VIII. Tornado struck the ground with his feet, and sparks shot out from underneath them. In a bound, he cleared the wall of the Dragon King's compound, and raced through groves of peach and cherry trees toward the western sea.
They crossed the placid water in much the same way as they had come, Kazhi clinging tightly to the Firebird, the reins of the magic bridle wrapped around his shoulders. It seemed to him that the horse did not run quite so fast this time, that Kazhi could actually make out the crests of the waves as they passed over, his face and hair dampened by the salty spray thrown up from the great stallion's flashing hooves. He had little time to enjoy this experience, however, for within minutes they were once again on solid ground, sand and grass replacing the open water.
Then the horse slowed down, almost to a walk. Kazhi, fearing pursuit, asked him what he was thinking.
"You might want to fasten that bird more securely to my saddle," Tornado suggested. "It would be a shame if you were to arrive home with only a few tattered feathers in your grasp."
The wizard, with a little embarrassment, accepted the horse's wisdom, and rummaged around in the Khan's saddlebags for something with which to bind the Firebird. He came up with the jewelled halter, but precious little else.
"Well," said the horse, with a trace of dismay, "I suppose I'm just going to have to go along easily."
This did not sit well with Kazhi, but he said nothing, for he would not have hurt the Firebird for the world, and to think of so much as one of her gorgeous tailfeathers coming out caused him actual pain.
So they went along, Tornado at a gentle trot, and Kazhi the Deathless tenderly cradling the sleeping Firebird in his arms, cushioning every jolt and jog, even though he knew that her sleep would only be broken by the anti-charm played on his bone whistle.
"Can I ask you something?" the horse inquired, after several hours had gone by.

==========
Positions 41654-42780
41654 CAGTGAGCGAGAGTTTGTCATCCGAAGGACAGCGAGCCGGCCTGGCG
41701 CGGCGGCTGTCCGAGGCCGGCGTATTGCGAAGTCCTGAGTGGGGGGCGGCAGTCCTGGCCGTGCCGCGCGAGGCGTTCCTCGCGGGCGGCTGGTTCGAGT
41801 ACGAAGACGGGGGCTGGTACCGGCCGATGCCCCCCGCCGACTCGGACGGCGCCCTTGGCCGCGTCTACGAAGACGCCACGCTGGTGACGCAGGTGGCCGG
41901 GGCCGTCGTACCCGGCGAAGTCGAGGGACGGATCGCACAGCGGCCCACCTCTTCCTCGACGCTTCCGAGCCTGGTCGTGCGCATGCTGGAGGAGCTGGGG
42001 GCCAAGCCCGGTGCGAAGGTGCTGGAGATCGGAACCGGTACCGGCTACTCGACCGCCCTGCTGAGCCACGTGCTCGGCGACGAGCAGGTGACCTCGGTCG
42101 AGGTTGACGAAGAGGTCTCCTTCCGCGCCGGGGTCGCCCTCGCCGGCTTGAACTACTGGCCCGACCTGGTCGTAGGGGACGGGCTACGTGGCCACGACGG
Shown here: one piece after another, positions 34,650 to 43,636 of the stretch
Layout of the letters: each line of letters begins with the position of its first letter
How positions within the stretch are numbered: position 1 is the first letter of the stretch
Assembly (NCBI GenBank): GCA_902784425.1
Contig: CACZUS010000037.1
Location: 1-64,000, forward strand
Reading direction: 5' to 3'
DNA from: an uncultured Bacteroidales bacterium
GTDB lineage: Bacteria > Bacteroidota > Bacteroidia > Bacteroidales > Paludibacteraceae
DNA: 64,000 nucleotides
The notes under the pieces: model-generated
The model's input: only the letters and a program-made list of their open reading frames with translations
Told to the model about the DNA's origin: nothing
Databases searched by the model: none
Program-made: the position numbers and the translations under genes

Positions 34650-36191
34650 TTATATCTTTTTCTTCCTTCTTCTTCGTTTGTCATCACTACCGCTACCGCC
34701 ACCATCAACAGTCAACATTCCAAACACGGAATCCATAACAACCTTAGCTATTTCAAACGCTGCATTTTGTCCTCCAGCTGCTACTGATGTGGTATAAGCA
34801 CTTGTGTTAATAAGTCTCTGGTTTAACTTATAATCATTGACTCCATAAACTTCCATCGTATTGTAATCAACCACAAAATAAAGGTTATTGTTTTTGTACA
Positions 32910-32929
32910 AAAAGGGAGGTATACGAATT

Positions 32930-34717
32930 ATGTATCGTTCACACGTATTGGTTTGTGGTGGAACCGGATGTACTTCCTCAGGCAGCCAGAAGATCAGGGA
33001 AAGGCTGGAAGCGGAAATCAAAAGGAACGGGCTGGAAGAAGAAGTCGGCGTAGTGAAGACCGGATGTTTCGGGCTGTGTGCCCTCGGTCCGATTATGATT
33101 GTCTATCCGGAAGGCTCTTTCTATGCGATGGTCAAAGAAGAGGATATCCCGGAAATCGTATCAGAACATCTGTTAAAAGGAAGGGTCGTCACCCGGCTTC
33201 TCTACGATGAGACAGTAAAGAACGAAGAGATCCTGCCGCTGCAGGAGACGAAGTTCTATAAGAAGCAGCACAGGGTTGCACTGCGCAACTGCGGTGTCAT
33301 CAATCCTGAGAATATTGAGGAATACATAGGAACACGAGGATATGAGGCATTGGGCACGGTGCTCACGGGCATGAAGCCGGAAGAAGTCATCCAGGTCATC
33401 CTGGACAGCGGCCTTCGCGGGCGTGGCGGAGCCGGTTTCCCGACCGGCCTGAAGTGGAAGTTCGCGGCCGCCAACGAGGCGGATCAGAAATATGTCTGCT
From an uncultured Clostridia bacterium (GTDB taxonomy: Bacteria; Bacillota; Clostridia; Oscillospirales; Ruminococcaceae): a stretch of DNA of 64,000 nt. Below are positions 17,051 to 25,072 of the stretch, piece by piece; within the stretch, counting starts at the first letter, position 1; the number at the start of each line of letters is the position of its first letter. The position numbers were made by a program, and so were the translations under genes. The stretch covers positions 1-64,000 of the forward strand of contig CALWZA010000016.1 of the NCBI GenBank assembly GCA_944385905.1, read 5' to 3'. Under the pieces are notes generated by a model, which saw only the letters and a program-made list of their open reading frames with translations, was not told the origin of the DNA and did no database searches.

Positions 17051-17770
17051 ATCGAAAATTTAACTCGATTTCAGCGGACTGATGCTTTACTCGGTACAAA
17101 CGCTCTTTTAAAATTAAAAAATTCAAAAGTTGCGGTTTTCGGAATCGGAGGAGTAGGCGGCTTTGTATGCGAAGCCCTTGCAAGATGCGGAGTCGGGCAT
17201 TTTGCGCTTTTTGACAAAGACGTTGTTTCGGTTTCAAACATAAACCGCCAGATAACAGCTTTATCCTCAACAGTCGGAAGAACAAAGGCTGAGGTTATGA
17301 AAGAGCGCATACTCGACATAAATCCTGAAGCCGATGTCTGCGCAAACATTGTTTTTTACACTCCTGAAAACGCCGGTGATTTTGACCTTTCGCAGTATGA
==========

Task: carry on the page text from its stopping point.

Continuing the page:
"I don't have to answer," said Kazhi, idly stroking the golden-tipped feathers on the Firebird's throat.
Tornado shook his head. "No, I suppose you don't...but I'm curious, and the road is long. Why do you need that bird, anyway? You're going through an awful lot of trouble to get it."
"I have a dragon," replied Kazhi, "who told me that he was growing weak, for not having eaten the apples of longevity, which grow in the garden of the Hesperides. He said that the Firebird could make the trip, and steal him the apples he needs."
The horse pondered this.
"You have a very stupid dragon," he decided.
"Why do you say that?"
"Because you could have taken some of the peaches from the Dragon King's garden," said the horse. "He guards the Peaches of Longevity. The apples of the Western Dragon King grant wisdom, not longevity."
Kazhi brooded over this.
"Are you sure?" he asked.
"As sure as I am that my tail is there, though I see it not. The Black Dragon of the South guards the Oranges of Fortune, and the White Dragon of the North guards the Tree of Eternal Life."
Kazhi bit on his lip, so hard that he felt the blood flow.
"How do you know so much about dragons?" he asked.
"When you've fought as many dragons as I and my sires have fought, you pick up a few things," replied the horse. " Six-headed, twelve-headed, serpents, firedrakes, chimerae, you name it...."
"I suppose," said Kazhi, "that that is how my dragon heard of you."
"I wouldn't be surprised. All dragons know about my line. Sometimes all a warrior would have to do, is mention that he is astride a Horse of Power, and the dragon would capitulate."
"I hope that you will get along with my dragon," said Kazhi after a while of riding along in silence. "He's not a bad sort, and he's done me some great favors. I don't know how I'd get by without him, really."
Kazhi paused, for he thought the horse was chuckling. "Your dragon," said Tornado. "No man can own a dragon--! A dragon only bides a while...he stays as long as it pleases him to do so. You must either have a great treasure, or a beautiful maiden, to keep him placid...."
"In actual fact," said Kazhi, a bit loftily, "he has promised to serve me like a dog, in return for my sparing his life."
The horse burst out laughing. "Your dragon is surely an idiot!" he snorted. "What did you do? Bamboozle him with parlour-tricks--?"
"Excuse me," interrupted Kazhi, "but we just bamboozled the Eastern Dragon King with my so-called parlour-tricks."